For example, in the animal kingdom there are animals totally geared for eating one kind of food or another. The monitor lizard, or kimono dragon as it is also known, is the perfect protein eating machine - so perfect in fact that it will shake the stomach content out of its herbivore prey before it eats it as not to ingest a single bit of carbohydrate. This animal was built to attack, kill and eat meat. From its jaws and teeth, to its digestive system and its disdain for anything that grows out of the earth, this animal is protein specific. A cow, on the other hand, is the exact opposite. It is built specifically to eat only carbohydrates - from its second stomach to its cud chewing and ability to graze for days on end this animal is, by contrast to its predator (yes, a Kimono Dragon can kill a cow), the perfect carb eating machine.

Then there are the true omnivores - both plant and animal eating - such as certain species of primates, some bears, and of course, man.

Whether it is all protein, all carbs or a little of both, these animals exemplify the norm in the animal kingdom, which, in a sense, have an advantage over man because, left in the animal kingdom, they usually don't have weight problems, nor suffer from diabetes, hypoglycemia, etc. They pretty much just eat the same thing every day with little variety and they all pretty much look the same. Next time you see an animal show on the Discovery Channel try and spot one that looks obese out of the gazillions of animals on the Serengeti Plain. They don't exist.

When food became something so highly refined that you could buy it through your car window, micro wave it in five minutes, or pay seventy-five bucks a plate for at Lez Benase, it transcended the bounds of sustenance and became a huge issue in many peoples lives because that's when it started making us fat and sick. Then It then became the fodder to fuel the fads that were supposed to slim us back down and make us well again - an even further departure from the animal world. You're never going to see the cow switch over to the dragon diet in order to lose weight.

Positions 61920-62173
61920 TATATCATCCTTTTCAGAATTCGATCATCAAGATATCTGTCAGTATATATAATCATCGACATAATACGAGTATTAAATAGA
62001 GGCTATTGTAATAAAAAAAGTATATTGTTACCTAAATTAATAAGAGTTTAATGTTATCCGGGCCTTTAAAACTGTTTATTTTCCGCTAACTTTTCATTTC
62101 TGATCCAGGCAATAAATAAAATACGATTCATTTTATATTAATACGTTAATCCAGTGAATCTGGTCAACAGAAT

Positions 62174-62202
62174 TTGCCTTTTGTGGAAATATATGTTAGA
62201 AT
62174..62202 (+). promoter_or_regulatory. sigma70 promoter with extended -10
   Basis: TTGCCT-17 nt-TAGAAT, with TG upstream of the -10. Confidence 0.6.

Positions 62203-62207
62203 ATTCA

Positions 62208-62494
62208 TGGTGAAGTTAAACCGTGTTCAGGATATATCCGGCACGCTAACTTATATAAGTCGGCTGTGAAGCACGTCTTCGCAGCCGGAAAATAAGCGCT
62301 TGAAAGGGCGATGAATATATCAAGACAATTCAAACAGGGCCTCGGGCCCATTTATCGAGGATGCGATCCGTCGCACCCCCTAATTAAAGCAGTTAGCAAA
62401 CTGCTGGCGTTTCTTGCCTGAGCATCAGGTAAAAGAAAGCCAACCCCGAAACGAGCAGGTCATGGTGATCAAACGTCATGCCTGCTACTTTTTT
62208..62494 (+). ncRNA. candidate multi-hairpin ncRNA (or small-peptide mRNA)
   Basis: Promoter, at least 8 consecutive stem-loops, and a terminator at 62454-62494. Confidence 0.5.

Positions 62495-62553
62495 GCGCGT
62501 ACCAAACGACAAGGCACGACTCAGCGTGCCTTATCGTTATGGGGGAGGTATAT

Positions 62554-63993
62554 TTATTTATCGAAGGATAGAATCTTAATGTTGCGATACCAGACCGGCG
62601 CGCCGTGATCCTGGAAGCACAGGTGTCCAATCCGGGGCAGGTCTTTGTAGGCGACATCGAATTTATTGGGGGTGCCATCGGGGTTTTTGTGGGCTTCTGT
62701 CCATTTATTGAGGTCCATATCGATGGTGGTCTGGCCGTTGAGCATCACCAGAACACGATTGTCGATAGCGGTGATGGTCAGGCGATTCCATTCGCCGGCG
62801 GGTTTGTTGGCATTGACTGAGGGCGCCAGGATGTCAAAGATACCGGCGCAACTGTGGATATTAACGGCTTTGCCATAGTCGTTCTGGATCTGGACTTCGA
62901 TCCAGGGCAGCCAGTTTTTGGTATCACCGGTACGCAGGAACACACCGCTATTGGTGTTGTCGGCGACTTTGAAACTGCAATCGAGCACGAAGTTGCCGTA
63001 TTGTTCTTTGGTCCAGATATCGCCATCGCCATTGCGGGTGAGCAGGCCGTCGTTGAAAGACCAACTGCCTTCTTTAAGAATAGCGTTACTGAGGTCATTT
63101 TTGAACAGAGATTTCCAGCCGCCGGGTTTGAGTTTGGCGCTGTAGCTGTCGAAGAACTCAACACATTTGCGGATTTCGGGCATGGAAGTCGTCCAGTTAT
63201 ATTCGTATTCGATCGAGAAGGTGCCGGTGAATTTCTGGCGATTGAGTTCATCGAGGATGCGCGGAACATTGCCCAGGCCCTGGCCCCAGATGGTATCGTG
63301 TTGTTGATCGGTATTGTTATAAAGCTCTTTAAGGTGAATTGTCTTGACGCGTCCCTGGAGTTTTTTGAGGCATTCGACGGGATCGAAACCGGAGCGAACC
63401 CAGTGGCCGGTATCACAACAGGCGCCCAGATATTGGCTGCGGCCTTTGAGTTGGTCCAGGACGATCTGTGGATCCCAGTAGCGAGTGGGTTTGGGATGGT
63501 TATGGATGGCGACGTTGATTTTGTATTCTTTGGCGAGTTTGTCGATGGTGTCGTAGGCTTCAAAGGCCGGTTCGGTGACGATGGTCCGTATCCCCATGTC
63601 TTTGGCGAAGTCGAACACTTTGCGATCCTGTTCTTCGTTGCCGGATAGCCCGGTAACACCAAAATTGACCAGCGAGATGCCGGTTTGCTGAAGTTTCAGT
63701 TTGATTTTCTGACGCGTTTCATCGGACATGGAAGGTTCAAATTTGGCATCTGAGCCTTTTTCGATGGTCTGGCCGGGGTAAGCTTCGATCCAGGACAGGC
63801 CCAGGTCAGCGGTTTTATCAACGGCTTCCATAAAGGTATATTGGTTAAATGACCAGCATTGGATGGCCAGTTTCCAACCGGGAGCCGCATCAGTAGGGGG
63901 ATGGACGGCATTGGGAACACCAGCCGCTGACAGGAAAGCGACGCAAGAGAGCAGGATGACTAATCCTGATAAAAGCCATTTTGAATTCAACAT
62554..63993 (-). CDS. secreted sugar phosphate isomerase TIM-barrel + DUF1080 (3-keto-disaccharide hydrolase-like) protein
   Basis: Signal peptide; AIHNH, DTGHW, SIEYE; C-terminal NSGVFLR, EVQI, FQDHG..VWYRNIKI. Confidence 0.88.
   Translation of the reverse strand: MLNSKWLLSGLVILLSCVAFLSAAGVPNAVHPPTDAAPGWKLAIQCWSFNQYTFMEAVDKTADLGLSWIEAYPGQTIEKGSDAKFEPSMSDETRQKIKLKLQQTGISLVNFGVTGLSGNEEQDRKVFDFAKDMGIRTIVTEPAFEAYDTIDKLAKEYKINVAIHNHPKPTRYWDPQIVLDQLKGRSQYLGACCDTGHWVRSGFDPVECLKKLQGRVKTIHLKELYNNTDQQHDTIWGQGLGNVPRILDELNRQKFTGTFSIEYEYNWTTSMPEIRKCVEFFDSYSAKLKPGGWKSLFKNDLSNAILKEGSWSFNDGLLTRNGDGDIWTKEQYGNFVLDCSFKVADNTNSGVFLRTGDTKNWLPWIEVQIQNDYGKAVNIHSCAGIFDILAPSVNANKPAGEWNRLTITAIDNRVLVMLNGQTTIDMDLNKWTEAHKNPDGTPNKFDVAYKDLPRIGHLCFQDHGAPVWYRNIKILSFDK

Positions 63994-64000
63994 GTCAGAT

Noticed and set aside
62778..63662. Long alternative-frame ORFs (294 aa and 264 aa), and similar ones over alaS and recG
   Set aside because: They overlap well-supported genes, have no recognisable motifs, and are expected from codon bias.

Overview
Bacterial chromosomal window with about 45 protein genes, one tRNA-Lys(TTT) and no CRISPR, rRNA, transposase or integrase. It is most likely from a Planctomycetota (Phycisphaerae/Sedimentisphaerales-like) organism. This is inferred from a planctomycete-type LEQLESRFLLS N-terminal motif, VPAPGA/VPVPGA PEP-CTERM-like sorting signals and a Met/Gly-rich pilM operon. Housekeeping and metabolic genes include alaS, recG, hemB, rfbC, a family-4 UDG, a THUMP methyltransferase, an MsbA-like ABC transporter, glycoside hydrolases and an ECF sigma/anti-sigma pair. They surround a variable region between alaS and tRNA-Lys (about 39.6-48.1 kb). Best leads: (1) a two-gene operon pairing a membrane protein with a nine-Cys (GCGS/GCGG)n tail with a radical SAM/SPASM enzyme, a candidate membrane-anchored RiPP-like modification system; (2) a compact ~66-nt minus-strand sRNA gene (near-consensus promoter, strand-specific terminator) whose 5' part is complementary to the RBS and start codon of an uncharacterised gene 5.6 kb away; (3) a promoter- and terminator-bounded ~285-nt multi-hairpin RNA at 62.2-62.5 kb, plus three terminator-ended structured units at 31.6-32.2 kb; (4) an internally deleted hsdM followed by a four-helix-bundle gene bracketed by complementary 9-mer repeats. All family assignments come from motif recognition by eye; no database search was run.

The next time you see an eighteen-wheeler with Wonder Bread stenciled on the side in big blue letters think about how far evolution (or perhaps de-evolution) has removed us from the animal kingdom. Then you can perhaps reckon why over half of America is overweight and reports of new cases of diabetes and other insulin related disorders - hyperglycemia, hypoglycemia - are at an all-time high. A slice of that Wonder Bread causes the body to secrete more than twice as much insulin than what it would if you ate the wheat kernel whole - like we used to.

So now, because everyone's body is so fat and screwed up from the high degree of refinement and processing that goes on along the food chain, the diet wars rage. Atkins wants you to stop eating carbs while Ornish wants you to eat lots of complex carbs and the Juice Man begs you to drink everything. You may have found yourself in the Zone, or busting sugar, or at Weight Watchers, or eating Mediterranean, Veegan, or microbiotic, and god only knows what the next bushel of research papers is going to tell us and how many infomercials will pop up at three in the morning to sell you a new way to fix it. Zebras don't have these problems! Either would we if we just ate what we were supposed to. But, is that possible today? Have we evolved ourselves right out of the food supply we were designed to consume and into one so highly refined that it will eventually cause us harm? How much of an effect could highly refined carbohydrates really have? Try this simple test, and you'll find out.